Is there any contrast greater than that between New York as seen from street-level, and from the air?
Peering down over Manhattan during descent on my recent flight from MSP to LGA, I thought nothing so profound. I thought, instead: how funny does that single yellow taxi look, crawling down a midtown street? And, I wonder what my parents are making for dinner? And, is this where I want to live?
A few years ago I attended a cocktail party on U Street in Washington; it was the first time I remember so directly confronting people far younger than me with far more power. But that smart paled next to the blithe comment of a male acquaintance with whom I stood in the cramped kitchen, sipping craft beer: “Oh yeah, I used to read your blog,” he said. “But then, it gets kind of repetitive: you know, single girl in the city, blah blah.” He appeared to expect my sympathetic agreement: Oh yeah, my writing bores the heck out of me, too!
As I write this I’m realizing that anecdote itself may be a repetition. Which means I’ll have to now beg your forgiveness on three counts:
1) For Being Repetitive.
2) For Repeating Myself Whilst Apologizing for Being Repetitive.
3) For Using Said Repetitive Apology to Excuse Yet Another Blog Post About My New York Angst.
Speaking of repeating myself, you have by now now likely gleaned that I spent the five weeks prior to that flight in a small town in Minnesota.
And maybe you suspected that I found myself wondering, as I, indeed, did: is this what I’m cut out for, after all? Small town life?
Probably you know that I have spent the last ten years toggling back and forth on the question of whether to live in New York City. And maybe you didn’t realize–I certainly had not–that this particular option, a small town, hadn’t occurred to me.
Before I left, I had been loving my hyper-social New York life. And I imagined that my retreat in New York Mills would be just that: I pictured myself cloistered in some remote and musky garret, hunched over my laptop, typing away the days in a manic fugue.
This was not to be. Instead, by the end of my first week I had found a handful of friendships I was sure could, if circumstances agreed, become lifelong. I’d been charmed by the Lions Club auction and the donut shop and the peculiar, misplaced use of first person plural (“We’ll see ya!”); by the Thursday Town meeting and wide country roads and the Upper Midwest’s stark, minimal awe.
Among that handful of friendships was the woman I mentioned in my last post, who I referred to as my Doppelganger: also from New York, also a writer, also dark-haired and loosely Semitic. One night she invited me to her spacious farmhouse for a lesson in canning–she and her husband had tapped their trees.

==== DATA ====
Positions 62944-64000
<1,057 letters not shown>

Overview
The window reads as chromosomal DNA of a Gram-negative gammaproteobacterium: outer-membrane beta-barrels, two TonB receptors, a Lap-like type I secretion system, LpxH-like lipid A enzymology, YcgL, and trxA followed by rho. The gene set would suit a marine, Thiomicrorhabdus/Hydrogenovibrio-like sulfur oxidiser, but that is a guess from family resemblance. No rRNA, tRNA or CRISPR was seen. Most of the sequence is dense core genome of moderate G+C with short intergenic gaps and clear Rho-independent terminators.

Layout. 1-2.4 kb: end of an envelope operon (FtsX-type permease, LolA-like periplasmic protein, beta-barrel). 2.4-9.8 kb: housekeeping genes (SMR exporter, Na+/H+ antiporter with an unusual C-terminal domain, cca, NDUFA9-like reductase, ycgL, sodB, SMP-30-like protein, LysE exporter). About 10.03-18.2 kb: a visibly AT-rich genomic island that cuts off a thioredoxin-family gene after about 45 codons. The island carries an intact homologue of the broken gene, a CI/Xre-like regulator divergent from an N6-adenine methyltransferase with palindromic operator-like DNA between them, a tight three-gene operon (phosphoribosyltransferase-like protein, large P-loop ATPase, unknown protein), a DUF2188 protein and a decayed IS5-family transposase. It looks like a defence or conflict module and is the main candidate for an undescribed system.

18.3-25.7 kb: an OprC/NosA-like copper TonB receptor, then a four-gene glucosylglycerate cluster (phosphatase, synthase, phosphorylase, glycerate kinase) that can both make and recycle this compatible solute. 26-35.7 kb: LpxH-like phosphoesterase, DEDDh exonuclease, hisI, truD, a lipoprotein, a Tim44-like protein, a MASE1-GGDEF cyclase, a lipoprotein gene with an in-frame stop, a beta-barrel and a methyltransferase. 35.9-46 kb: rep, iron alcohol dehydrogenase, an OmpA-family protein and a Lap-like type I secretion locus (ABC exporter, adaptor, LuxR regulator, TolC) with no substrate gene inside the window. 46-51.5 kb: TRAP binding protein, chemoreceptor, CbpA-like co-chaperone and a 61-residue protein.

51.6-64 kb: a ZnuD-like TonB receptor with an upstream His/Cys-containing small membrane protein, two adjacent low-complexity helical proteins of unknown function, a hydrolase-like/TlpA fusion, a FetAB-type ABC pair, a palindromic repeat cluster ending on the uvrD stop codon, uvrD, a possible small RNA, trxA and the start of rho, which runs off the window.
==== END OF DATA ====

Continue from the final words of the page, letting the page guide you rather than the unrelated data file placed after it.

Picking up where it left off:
“How did you learn to do this?” I asked.
She pointed to a book splayed open on the dining room table: Canning for Dummies.
A moment later we heard the whooshing sound of hot liquid: the maple syrup had boiled over. Flames rose up from the stove, syrup oozed quick from the saucepan in thick peels.
“Oh shit,” she said. I entertained her with gossip as she folded over the stovetop and scrubbed.
“This is why the two Jewish girls from New York should not can unsupervised!” I said.
It was a joke. In fact, despite the mishap, she seemed utterly at home here: in this sunny rural house with animals and a back deck and an office that gave her room to write. It was more of a stretch for me to picture her navigating the crowded streets of downtown Brooklyn or SoHo on a bright Saturday in spring–what I knew to be her native habitat. I met her in this context, and in it, she seemed to fit.
It struck me, watching her tangle with the stained kitchen surfaces, that people can adapt to anything.
Anyone can learn to can, or ride the subway; all of us learn language, and codes of culture, and sciences and recipes; some of us learn to drive on ice or how to fly planes or tie knots or knit sweaters or bake muffins or climb tall things. People are magnificently capable. We learn to live wherever we do.
“There’s no such thing as the one,” my new friend told me that night—once we’d given up on canning and began discussing our love lives over bars of orange-flavored dark chocolate. “You know what Dan Savage says: it’s the .67 that you round up.”
It’s true, I later thought, for place as well as people: despite her evident comfort in her new rural home, there have been plenty of moments in which my friend feels displaced, out of her element. As with partners, there’s always compromise.
Flying into New York, Manhattan’s neat geometry felt like a cosmic joke: the orderly perfection of it, the illusion of calm, as though the universe were trying to assure me, from many thousand feet, that the city could match the country serenity for which I’d fallen.
You are trying to trick me again, I wanted to plead with someone omniscient; How many times can I fall in and out of love with New York?
Evidently, a lot of times. That’s one thing I’ve begun to grasp. Another is that the city doesn’t go away, it pulses always, and the challenge of finding my place in it will be there, always, too–If I want it.